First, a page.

12. That's the way most people percieve it to be, including myself. That's called personal time which is seperate and distinct than objective time, which is the time that we all agree on.
  13. A classical wave is defined as any function that satisfies the classical wave equation [math]\nabla^2\Psi = \frac{1}{a^2}\frac{\partial^2\Psi}{\partial t^2}[/math] The general solution is of the form [math]f(x, t) = F(x - at) + G(x + at)[/math] There is no requirement for the wave to be periodic. A wave-packet is a good example of wave which isn't periodic. See details at http://en.wikipedia.org/wiki/Wave_packet The wavefunction in a potential well isn't periodic either.
  14. How so? Can you elaborate? I.e. what would you like to add on to it? It's not intended to address anything except for particles. Sure, there are other things besides particles such as fields. But that doesn't pertain to the wave-particle duality. Each particle has a wave function to it and that wavefunction is interpreted according to its probability density. The definition was never intended to speak about all fundamental entities in quantum theory, only particles and their associate wave property. As a general rule, I disagree. This is a forum which has several purposes, one of which is to help people learn physics and/or particular aspects of physics. In this case qft123 started a thread to learn about the wave-particle duality, i.e. to learn what the definition is. He couldn't very well have come here to state what something is when his purpose was to learn all about it. For the sake of argument, how would you define the wave-particle duality? How would you have me change the definition that I gave? If I disagree with other people's definitions then that's perfectly fine. I'll just refer to this as my definition. I think it'd be hard to get a definition which we'd all agree on. studiot - Thank you very much for your input.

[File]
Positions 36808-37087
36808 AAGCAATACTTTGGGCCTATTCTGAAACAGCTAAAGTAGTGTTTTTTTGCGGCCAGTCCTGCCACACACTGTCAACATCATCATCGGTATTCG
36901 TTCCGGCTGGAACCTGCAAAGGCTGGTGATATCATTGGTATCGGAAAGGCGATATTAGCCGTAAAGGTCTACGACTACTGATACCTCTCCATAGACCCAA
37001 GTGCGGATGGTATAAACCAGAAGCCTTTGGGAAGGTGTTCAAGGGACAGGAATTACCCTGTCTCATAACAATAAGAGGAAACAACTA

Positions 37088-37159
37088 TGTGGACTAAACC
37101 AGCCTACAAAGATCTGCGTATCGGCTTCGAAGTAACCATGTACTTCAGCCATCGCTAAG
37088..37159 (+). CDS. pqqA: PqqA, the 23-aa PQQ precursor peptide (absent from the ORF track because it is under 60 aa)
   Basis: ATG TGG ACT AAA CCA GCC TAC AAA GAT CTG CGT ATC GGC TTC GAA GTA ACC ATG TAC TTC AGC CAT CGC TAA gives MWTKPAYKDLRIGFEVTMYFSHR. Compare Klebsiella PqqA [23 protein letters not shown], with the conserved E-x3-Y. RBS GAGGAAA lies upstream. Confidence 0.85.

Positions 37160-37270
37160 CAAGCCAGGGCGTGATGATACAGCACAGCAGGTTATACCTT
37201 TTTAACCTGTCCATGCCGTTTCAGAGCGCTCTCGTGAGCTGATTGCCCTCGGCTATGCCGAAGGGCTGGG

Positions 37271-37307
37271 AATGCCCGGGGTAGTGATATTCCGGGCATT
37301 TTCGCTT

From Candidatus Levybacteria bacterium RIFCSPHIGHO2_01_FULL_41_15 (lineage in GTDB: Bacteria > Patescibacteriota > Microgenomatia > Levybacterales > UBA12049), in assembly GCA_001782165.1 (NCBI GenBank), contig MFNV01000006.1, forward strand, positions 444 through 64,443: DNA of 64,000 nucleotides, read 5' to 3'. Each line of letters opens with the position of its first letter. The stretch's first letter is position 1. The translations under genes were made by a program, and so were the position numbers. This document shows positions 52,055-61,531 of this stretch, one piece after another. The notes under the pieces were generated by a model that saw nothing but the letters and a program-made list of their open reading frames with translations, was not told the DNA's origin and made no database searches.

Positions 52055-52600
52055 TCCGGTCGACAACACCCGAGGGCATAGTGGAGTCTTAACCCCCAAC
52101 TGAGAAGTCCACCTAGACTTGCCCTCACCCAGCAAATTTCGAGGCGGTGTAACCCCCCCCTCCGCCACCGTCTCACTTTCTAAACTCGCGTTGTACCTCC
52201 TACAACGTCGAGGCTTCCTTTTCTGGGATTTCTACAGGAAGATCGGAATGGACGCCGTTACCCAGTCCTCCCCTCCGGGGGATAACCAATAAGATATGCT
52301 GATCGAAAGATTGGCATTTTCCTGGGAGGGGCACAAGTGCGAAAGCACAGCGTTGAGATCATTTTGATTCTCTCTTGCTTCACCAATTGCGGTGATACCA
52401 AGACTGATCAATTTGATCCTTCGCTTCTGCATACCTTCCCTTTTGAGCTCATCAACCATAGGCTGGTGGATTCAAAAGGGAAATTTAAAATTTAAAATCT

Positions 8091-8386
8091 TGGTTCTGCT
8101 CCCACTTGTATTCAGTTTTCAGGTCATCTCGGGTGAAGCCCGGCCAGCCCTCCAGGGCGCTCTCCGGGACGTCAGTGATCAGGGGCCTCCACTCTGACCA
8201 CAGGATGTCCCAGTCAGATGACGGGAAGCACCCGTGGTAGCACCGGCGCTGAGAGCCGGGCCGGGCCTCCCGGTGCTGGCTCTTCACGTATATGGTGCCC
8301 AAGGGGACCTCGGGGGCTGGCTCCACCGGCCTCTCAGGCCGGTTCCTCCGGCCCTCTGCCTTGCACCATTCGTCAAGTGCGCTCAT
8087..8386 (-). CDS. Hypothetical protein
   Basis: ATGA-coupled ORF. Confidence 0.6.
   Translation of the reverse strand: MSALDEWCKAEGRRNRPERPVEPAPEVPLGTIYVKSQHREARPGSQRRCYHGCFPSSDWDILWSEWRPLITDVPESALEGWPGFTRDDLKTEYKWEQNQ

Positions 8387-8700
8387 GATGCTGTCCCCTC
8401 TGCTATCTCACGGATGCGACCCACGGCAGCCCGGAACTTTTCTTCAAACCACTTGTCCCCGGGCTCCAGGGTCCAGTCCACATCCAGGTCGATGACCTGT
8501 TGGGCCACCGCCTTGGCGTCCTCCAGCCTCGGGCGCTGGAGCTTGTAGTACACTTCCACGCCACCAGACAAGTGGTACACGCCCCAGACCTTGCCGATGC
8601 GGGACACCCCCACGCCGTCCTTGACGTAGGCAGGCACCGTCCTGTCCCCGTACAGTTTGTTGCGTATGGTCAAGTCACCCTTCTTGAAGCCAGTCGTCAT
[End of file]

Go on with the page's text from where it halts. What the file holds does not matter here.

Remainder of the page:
15. When I talk about particles scattering off step potentials I can't use photons as an example because they don't interact with step potentials. When I talk about the double slit experiment I use photons since that's what I'm most familiar with in that experiment. That's all. The problem is that he's not acknowledging the associated wavelength of a particle with the particlelike aspects of quantum particles. You'll never get him to acknowledge that fact since he's employing a straw argument which doesn't allow for it. We have already pointed out to you that this is not what the wave-particle duality is about. We know all too well that an individual particle is not wave. If it had been then there'd be no wave-particle duality. Please stop arguing a mistake that nobody here has made. I also explained to you that when you use the argument you have, rather then an argument actually pertaining to the wave-particl duality, you commit the logical fallacy known as the straw argument which is defind as follows This is precisely what you do when you claim that an individual particle does not act like a wave. Nobody in this thread has disagreed with that all too simple point. We know that quite well and the fact that you refuse to aknowledge this is quote irritating to all of us as their posts have demonstrated. For the purpose of this thread I propose that we define the wave-particle duality as follows. 1) An particle with a well defined momentum has the following associated wavefunction [math]\Psi(x, t) = Ae^{i(kx - \omega t)}[/math] where the wave number k is related to the momentum p through the de Broglie relation [math]p = \hbar k[/math] An arbitrar wave function for a particle is made by summing individual wave functions either by a Forier sers or a Fourier integral. 2) From Principles of Quantum mechanics - 2nd Ed. by R. Shankar (graduate level quantum mechanics text), page 113 All this has been explained to you already and you ignored it and keep repeating yopur straw argumen. Note: To the members of the forum who are participating in this thread, please review the definition I gave for the wave-particle duality and let me know if you object to using it as the definition for the wave-particle duality. Thank you.